Disclaimer: The advice provided in the Financially Fit series is general advice only. It has been prepared without taking into account your objectives, financial situation or needs.
According to the Report on the Economic Well-Being of US Households last year, 34 percent of Americans report being under financial stress and 59 percent spend all (or more) of what they make. The purpose of Financially Fit here on ASweatLife is to start the conversation of better money habits so you can stop seeing money as a stressor and start making it work for you.
Recently, we talked about how to save (and how to make saving a priority!), now let’s dig a little deeper – what should you do with your savings?
I’m going to start with the most obvious thing to do with savings: save it. Where? In a savings (or money market) account, duh.
If you would have asked me a month ago if you should put your saved money into a savings account, I would have scoffed at you. Well, maybe not scoffed, but at least stuck up my nose and said something like, “why save when you can invest?” or “don’t you realize that savings accounts often don’t pay enough interest to cover inflation? You’re losing money!” Scoff, scoff, scoff.
And while all of my imaginary past-self scoffing would not have been without reason (investing is still a better option in many circumstances for reasons we discussed last week), I ran into some really good reasons to park money into a savings account during my research this week. That’s right, I’m learning too. We’re in this together, remember?
There are a few reasons why you will want to keep some of your money “liquid” (in other words, easily accessible). Here are some of the main reasons you might benefit from stashing away your savings into a more traditional savings account:
You are saving up for a down payment or for a bigger purchase.
For example: you want to buy a car or a house/condo in the near future or purchase a new computer soon (i.e. in the next year).
Whether or not you’ve bought real estate before, we all understand the concept of putting 20 percent down. If you plan to make a big purchase within the next year, you are going to want to have that money available to fund it. Can you liquidate some of your investments or sell some of your stocks to get there? Of course. Saving enough for a down payment on a house is not (usually) something one can do in a year (at least not in your 20s, unless I’m doing this all wrong).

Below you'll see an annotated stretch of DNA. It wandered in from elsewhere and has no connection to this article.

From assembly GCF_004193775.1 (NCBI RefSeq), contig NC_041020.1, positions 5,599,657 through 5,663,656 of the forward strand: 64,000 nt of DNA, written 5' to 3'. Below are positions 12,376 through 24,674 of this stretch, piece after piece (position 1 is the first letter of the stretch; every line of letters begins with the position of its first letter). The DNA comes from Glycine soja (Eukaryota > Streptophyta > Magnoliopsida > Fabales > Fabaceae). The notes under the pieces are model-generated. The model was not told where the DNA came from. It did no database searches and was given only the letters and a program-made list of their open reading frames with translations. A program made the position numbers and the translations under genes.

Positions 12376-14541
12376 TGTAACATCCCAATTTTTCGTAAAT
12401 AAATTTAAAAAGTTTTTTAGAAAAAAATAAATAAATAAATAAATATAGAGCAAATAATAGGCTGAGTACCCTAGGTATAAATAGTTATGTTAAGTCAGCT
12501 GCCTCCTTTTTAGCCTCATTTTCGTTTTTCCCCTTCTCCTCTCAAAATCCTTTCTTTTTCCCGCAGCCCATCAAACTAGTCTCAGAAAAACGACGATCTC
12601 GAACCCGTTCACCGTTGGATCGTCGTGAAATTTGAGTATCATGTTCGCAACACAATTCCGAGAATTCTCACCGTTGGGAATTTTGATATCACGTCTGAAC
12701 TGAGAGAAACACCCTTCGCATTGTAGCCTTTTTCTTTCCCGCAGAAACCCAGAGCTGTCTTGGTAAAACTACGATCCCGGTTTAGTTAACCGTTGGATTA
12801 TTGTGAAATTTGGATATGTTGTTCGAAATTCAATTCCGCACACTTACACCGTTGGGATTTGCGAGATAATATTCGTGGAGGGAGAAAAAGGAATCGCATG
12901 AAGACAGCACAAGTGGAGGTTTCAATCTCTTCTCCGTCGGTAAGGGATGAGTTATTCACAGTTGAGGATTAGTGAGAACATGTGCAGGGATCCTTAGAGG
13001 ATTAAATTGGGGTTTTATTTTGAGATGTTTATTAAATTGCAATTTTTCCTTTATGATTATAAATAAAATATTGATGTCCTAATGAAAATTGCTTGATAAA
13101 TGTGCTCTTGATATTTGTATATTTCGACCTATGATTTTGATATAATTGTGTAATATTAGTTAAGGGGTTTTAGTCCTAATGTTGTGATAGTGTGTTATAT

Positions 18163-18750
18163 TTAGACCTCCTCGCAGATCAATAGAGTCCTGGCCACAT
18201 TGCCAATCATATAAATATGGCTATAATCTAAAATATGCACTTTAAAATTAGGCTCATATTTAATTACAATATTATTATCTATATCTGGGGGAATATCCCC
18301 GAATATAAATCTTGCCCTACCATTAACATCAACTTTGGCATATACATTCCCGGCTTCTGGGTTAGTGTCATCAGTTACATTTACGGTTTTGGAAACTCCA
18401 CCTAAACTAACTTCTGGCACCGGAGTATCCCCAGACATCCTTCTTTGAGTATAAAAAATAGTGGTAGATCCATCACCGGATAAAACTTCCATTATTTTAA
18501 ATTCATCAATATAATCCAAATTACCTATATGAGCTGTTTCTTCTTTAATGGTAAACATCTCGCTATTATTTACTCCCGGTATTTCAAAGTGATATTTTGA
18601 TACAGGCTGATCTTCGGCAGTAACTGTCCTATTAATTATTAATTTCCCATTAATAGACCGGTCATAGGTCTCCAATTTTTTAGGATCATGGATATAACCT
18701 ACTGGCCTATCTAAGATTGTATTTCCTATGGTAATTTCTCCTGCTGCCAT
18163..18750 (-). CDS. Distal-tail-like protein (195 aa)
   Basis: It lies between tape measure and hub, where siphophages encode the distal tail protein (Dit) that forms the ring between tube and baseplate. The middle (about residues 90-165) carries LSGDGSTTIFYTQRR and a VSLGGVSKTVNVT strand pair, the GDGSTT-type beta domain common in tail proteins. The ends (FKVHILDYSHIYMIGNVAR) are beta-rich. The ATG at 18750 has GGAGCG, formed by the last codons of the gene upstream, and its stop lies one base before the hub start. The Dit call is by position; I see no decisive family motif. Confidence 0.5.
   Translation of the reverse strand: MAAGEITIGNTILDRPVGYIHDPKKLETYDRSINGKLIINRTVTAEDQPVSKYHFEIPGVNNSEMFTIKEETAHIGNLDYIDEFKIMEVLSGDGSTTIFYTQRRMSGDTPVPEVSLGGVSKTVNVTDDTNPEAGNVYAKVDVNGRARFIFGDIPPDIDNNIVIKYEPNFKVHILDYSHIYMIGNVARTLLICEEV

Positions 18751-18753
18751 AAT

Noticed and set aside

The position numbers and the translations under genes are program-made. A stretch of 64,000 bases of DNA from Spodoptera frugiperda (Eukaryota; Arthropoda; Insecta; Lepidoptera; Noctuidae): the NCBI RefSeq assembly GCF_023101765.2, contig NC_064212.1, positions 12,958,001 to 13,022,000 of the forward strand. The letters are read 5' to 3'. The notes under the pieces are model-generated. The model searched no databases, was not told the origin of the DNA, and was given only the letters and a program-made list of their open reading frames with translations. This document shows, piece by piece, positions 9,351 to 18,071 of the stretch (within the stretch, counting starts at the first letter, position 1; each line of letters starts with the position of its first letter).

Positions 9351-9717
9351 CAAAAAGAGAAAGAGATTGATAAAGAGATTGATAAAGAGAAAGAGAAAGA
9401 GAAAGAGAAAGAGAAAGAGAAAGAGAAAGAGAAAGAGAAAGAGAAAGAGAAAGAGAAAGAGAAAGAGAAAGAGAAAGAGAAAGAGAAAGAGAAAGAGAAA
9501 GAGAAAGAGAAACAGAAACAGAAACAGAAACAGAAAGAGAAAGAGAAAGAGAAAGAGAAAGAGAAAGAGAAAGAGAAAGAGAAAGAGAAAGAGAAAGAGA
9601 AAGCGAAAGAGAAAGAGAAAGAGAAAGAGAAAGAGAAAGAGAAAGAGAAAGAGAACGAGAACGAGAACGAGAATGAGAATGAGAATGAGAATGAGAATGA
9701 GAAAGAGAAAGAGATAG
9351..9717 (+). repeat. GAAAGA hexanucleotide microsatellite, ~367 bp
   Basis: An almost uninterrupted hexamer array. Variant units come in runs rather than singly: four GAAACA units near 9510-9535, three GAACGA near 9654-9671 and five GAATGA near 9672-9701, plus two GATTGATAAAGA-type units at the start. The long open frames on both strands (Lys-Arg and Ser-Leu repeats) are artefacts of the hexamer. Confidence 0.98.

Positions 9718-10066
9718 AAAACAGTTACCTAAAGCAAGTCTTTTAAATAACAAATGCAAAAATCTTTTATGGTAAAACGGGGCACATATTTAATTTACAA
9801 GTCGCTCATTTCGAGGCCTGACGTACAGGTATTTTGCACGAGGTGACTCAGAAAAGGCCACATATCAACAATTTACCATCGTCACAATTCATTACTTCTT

You are creating an emergency fund.
It is always a good idea to have a little breathing room in case something goes wrong – like your car needs totally new brakes and you’re out $850… Hi mom and dad if you are reading this – yes I’m still not happy about that.
According to Freakonomics, the typical emergency can cost around $2,000. Looking back on that Economic Well-Being report I mentioned earlier, 47 percent of Americans say they could not cover an emergency expense costing $400. Many financial advisors will suggest having six months of expenses saved as an uncertainty fund – but the amount that is right for you is personal and, like many things in finance, not one-size-fits-all. It’s also important to note that building that emergency or uncertainty fund can take time and won’t happen overnight – it’s a goal you should contribute to bit by bit over time.
You don’t know what you want to invest in yet.
Savings accounts are a safe place to keep your money while you figure out what you want to do with it, as these accounts generally guarantee up to $250,000 of your money. In other words, you will certainly not lose your money in a savings account (however, it might not be generating interest as fast as inflation is rising).
One great benefit to stashing money in savings is that it bides you time to look into your investment opportunities and understand where you want to invest a portion of your savings in time. This is, admittedly, something I overlooked as a really great benefit to this type of account. Essentially, you give yourself some breathing room and time to learn. If you don’t know what you want to do with your money yet (many people don’t!), storing it in savings right now is a good option for you.
You need an easy starting point.
A great perk to a savings account is how easy it is to start one. You can look into online savings accounts, as typically they return a better interest rate due to the lack of brick-and-mortar locations, or start one at your bank.
If you’ve just committed to getting your savings on track (and staying in the black instead of the red), a savings account is a good place to begin that journey. As opposed to some more volatile investing options, a humble savings account that grows over time can be encouraging as you watch the steady progress happen month-to-month.
Certainly, savings and quick access to cash has a place in many of our lives. But if you have time, the capital and the ability to take on a little more risk, investing is something you should be considering.
Next week we’ll talk about how you can invest some of that hard-earned cash instead of having it all sit in a savings account.
As always, if you have any questions or anything to add on this topic, please let us know in the comments!